Comprehending Appraisals

Getting a home is the most important financial decision many may ever make. It doesn't matter if a main residence, a seasonal vacation property or an investment, the purchase of real property is a detailed financial transaction that requires multiple parties to see it through.

It's likely you are familiar with the parties taking part in the transaction. The most recognizable face in the exchange is the real estate agent. Then, the bank provides the money required to finance the transaction. And ensuring all areas of the transaction are completed and that a clear title passes to the buyer from the seller is the title company.

To learn more about appraising, click here to see a short video or call us today to talk about your specific property.

So, who makes sure the real estate is worth the purchase price? In comes the appraiser. We provide an unbiased opinion of what a buyer could expect to pay — or a seller receive — for a property, where both buyer and seller are informed parties. A licensed, certified, professional appraiser from C L Harper & Associates will ensure, you as an interested party, are informed.

Inspecting the subject property

To determine the true status of the property, it's our duty to first conduct a thorough inspection. We must see features hands on, such as the number of bedrooms and bathrooms, the location, and so on, to ensure they really exist and are in the shape a typical buyer would expect them to be. The inspection often includes a sketch of the property, ensuring the square footage is accurate and conveying the layout of the property. Most importantly, we look for any obvious amenities - or defects - that would have an impact on the value of the property.

Once the site has been inspected, an appraiser uses two or three approaches to determining the value of the property: paired sales analysis and, in the case of a rental property, an income approach.

Replacement Cost

This is where the appraiser gathers information on local construction costs, labor rates and other factors to derive how much it would cost to build a property comparable to the one being appraised. This estimate usually sets the maximum on what a property would sell for. It's also the least used method.

Analyzing Comparable Sales

Appraisers become very familiar with the neighborhoods in which they appraise. They thoroughly understand the value of particular features to the residents of that area. Then, the appraiser researches recent transactions in the vicinity and finds properties which are 'comparable' to the real estate being appraised. Using knowledge of the value of certain items such as remodeled rooms, types of flooring, energy efficient items, patios and porches, or additional storage space, we add or subtract from each comparable's sales price so that they are more accurately in line with the features of subject property.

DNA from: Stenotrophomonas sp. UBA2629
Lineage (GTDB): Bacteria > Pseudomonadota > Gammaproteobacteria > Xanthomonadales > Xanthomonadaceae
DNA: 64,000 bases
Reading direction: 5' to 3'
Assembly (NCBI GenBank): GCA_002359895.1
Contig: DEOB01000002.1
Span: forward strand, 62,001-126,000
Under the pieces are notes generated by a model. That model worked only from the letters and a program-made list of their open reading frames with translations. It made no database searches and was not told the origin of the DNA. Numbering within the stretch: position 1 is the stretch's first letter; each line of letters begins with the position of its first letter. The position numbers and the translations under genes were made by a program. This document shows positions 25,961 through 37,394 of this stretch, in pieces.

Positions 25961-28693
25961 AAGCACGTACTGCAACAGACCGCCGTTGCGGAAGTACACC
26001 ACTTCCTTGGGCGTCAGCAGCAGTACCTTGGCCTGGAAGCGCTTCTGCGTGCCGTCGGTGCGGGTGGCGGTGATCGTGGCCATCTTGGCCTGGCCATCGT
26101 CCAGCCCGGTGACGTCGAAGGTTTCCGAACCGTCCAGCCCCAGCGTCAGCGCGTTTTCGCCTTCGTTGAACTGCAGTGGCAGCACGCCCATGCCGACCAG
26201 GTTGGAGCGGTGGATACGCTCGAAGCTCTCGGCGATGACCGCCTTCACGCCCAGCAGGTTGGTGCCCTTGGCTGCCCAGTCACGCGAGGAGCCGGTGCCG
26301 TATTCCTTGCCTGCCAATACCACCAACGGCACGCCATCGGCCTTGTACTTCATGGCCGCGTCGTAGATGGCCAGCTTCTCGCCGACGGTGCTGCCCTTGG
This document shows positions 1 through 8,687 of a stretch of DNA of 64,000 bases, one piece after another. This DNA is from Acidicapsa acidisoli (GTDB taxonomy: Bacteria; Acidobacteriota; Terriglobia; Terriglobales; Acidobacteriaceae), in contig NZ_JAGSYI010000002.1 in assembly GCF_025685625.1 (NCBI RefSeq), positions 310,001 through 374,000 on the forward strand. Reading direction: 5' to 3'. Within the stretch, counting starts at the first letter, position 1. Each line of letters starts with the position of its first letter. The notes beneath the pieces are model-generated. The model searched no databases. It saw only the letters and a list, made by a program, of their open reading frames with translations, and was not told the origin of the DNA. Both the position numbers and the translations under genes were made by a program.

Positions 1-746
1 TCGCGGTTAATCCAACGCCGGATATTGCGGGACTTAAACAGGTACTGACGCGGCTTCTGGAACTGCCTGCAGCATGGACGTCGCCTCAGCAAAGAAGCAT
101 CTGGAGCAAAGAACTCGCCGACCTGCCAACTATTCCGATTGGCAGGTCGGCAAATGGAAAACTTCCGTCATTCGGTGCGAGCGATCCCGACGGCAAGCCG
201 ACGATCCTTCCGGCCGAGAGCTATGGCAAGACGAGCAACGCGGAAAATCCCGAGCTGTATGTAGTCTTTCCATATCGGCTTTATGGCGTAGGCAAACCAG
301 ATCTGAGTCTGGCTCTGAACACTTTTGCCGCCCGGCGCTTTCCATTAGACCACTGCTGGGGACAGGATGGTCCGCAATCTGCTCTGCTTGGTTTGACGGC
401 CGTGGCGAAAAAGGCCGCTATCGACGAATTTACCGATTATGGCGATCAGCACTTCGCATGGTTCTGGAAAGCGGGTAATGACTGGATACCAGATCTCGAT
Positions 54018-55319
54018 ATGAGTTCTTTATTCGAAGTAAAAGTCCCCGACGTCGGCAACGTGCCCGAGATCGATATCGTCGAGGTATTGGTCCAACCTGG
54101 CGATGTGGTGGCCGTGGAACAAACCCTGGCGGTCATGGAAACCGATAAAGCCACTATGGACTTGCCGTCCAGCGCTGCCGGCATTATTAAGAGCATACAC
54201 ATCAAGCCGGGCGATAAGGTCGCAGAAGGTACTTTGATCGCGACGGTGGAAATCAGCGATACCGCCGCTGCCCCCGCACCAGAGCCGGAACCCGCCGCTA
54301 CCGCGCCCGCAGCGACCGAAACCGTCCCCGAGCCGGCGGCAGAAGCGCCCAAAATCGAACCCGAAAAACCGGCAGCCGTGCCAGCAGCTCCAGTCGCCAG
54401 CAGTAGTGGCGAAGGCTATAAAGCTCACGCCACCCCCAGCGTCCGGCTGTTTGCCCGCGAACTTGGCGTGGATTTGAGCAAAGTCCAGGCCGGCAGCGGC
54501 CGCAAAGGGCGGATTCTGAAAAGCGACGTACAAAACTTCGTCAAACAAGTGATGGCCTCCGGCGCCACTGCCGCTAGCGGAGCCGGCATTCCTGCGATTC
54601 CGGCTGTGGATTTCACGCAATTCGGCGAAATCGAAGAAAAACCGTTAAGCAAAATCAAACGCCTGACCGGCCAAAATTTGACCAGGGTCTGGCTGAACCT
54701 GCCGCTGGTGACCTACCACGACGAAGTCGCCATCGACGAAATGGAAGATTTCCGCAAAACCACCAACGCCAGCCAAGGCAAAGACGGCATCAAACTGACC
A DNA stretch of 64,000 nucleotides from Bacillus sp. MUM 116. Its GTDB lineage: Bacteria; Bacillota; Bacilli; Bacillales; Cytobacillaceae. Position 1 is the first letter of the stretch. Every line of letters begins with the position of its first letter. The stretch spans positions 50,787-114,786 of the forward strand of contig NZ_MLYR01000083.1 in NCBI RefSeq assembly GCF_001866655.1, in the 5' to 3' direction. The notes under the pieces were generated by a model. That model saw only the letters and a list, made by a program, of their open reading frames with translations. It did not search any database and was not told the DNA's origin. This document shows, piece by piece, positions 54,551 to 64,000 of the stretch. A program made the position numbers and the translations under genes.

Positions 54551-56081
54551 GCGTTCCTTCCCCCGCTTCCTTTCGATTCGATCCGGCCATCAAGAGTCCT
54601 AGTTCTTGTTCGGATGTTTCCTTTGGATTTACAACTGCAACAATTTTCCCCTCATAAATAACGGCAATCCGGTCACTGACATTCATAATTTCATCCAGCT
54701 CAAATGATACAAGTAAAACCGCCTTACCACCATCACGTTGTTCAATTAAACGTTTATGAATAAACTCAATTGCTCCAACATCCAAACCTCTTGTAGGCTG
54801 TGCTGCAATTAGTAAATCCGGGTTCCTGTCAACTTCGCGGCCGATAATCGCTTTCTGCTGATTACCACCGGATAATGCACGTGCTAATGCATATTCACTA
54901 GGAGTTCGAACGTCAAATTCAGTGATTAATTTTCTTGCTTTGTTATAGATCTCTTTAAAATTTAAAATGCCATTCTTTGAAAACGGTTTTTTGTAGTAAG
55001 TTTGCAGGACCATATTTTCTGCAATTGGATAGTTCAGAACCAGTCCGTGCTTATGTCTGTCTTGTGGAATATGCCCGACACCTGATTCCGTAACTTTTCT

• If, for example, the comparable has an extra half bath that the subject doesn't, the appraiser may deduct the value of that half bath from the sales price of the comparable home.
  • If the subject has an extra half-bathroom and the comparable does not, the appraiser might add a certain amount to the comparable property.

An opinion of what the subject could sell for can only be determined once all differences between the comps and the subject have been evaluated. When it comes to associating a value with features of homes in Corpus Christi and Nueces, C L Harper & Associates can't be beat. The sales comparison approach to value is typically awarded the most consideration when an appraisal is for a real estate exchange.

Valuation Using the Income Approach

In the case of income producing properties - rental houses for example - we may use a third method of valuing a property. In this situation, the amount of income the property produces is taken into consideration along with other rents in the area for comparable properties to determine the current value.

Putting It All Together

Combining information from all applicable approaches, the appraiser is then ready to state an estimated market value for the property at hand. The estimate of value at the bottom of the appraisal report is not necessarily what's being paid for the property even though it is likely the best indication of a property's valueThere are always mitigating factors such as seller motivation, urgency or 'bidding wars' that may adjust the final price up or down. But the appraised value is typically employed as a guideline for lenders who don't want to loan a buyer more money than they could recover in case they had to sell the property again. At the end of the day, an appraiser from C L Harper & Associates will help you attain the most accurate property value, so you can make the most informed real estate decisions.